New movie ‘Last Call’ was shot in two simultaneous 80-minute takes by cinematographer Seth Wessel-Estes, who also worked as the film’s colourist. Director Gavin Booth has had a fair amount of experience with single-take projects, having directed a number of one-act plays and single shot music videos. He was director of the 2015 Blumhouse project ‘Fifteen’, also shot in a single take and one of the first movies to be broadcast live.
‘Last Call’ concerns a suicidal alcoholic on the anniversary of his son’s death. He attempts to call a crisis hotline, but misdials and finds himself connected with a single mother working as the night janitor at a local community college. From this point, the split screen production shows both characters in real time as they navigate a life-changing conversation.
Gavin’s early inspirations for ‘Last Call’ were the movies ‘Timecode’ (2000) and ‘Russian Ark’ (2001). Russian Ark was recorded in a single day, using a one-take single 96-minute Steadicam sequence shot entirely in the Winter Palace in Saint Petersburg. ‘Timecode’ was put together from four continuous 93-minute takes, filmed simultaneously by four cameras. The screen was then divided into quarters in order to show the four shots simultaneously.
Developing the Workflow
Both Gavin and Seth anticipated significant challenges in colour grading a movie without edits, shot as two constantly moving shots at locations within a cityscape. Seth said, “Figuring out our approach to the grade was daunting in itself. We hadn't ever had to colour anything longer than a three or four minute shot in the past.”
In preparation before starting on ‘Last Call’, they shot a single-take music video together for the band Bleu, and used that project to design a workflow for production and a process for handling a constantly changing image.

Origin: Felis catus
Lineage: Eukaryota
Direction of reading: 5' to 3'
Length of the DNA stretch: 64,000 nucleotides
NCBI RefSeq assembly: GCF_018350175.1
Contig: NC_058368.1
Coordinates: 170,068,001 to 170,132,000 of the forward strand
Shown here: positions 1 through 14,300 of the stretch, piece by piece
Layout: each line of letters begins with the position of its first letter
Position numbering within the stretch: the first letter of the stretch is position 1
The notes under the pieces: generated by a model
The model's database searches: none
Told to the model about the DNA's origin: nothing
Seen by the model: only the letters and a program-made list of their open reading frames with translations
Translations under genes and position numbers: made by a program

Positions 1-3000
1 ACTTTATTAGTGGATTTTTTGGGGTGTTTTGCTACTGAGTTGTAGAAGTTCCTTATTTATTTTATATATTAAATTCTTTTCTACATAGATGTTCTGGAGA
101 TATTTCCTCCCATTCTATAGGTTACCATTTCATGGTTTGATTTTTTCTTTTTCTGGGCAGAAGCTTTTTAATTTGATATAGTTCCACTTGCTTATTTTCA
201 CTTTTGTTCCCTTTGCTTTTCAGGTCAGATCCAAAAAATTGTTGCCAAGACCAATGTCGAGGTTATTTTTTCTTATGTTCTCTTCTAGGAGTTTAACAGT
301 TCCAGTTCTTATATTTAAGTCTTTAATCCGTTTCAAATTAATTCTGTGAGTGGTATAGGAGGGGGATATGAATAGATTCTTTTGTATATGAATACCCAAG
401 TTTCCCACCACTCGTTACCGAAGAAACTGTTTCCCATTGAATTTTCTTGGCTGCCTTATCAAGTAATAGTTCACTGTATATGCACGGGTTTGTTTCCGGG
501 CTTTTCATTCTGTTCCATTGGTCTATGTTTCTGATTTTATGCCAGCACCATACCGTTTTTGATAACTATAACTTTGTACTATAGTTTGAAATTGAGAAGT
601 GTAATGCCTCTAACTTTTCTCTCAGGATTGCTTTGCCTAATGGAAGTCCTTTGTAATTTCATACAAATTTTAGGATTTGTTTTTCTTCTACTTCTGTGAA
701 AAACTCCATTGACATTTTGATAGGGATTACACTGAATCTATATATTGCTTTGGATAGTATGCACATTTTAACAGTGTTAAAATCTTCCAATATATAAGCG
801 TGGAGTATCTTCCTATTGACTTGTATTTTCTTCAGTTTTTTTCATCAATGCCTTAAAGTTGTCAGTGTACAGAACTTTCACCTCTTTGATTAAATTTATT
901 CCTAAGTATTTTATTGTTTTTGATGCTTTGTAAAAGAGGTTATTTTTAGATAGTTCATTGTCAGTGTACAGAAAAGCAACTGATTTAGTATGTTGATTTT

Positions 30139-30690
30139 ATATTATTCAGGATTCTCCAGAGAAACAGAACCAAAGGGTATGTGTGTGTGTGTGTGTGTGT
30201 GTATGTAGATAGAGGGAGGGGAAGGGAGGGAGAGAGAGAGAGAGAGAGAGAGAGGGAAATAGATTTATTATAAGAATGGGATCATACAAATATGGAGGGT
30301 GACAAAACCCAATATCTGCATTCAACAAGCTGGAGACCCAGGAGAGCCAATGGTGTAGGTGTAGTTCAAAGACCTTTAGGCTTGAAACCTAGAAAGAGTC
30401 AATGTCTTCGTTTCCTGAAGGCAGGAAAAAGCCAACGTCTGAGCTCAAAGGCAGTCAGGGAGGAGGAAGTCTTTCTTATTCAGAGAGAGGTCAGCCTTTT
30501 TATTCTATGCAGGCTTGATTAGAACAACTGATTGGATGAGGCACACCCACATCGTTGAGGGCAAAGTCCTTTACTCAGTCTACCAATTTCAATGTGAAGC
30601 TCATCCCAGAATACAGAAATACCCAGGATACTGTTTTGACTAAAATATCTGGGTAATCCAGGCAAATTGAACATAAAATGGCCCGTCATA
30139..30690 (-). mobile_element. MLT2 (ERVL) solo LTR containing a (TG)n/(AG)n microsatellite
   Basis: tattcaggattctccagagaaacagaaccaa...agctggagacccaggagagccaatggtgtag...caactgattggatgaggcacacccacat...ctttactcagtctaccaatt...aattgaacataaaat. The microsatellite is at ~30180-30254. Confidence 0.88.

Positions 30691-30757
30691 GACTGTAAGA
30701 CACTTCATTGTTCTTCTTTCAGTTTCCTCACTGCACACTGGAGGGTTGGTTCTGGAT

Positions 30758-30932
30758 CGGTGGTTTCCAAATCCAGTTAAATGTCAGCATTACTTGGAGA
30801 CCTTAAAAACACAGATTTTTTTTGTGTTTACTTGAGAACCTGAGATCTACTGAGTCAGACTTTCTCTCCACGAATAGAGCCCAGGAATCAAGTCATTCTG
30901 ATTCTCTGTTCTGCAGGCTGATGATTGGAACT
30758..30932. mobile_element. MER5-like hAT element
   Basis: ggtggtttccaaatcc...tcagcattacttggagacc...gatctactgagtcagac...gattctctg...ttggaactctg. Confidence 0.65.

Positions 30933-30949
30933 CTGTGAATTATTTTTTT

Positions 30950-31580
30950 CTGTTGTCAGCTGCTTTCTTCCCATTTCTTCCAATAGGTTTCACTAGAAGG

The two characters were filmed simultaneously, connected only by the cell phone call that was the link in the movie. Gavin would follow one character, Seth the other. Owing to the minimal on-set infrastructure, any challenge the team encountered would be reflected in the final image that Seth was responsible for in the grade.
“We needed to reduce the amount of crew for both camera and sound,” Gavin said. “We had to do without a camera assistant or a boom operator at the set, for instance, since we had nowhere to hide crew members or avoid boom shadows throughout the full take, on either side of the movie. Our sound mixers had to fit the actors with double lavalier microphones, and we relied solely on that.” They shot the project on a RED camera with an 8K 35.4 Megapixel CMOS HELIUM sensor, increasing the likelihood that all detail in the frame would be captured.
Seth and Gavin were also the camera operators, and would need to pull their own focus, while the gaffer would have to figure out how to use a mixture of practical lighting as well as hide every single cable and film light, since the single take on either side would move 360 degrees through the space. Moving from inside to outside, or even room to room, meant that the camera's exposure needed to naturally adjust at the same time. Every element would either help or hinder the final look, and the team knew they had limited time and budget to get it right.
Looks and Transitions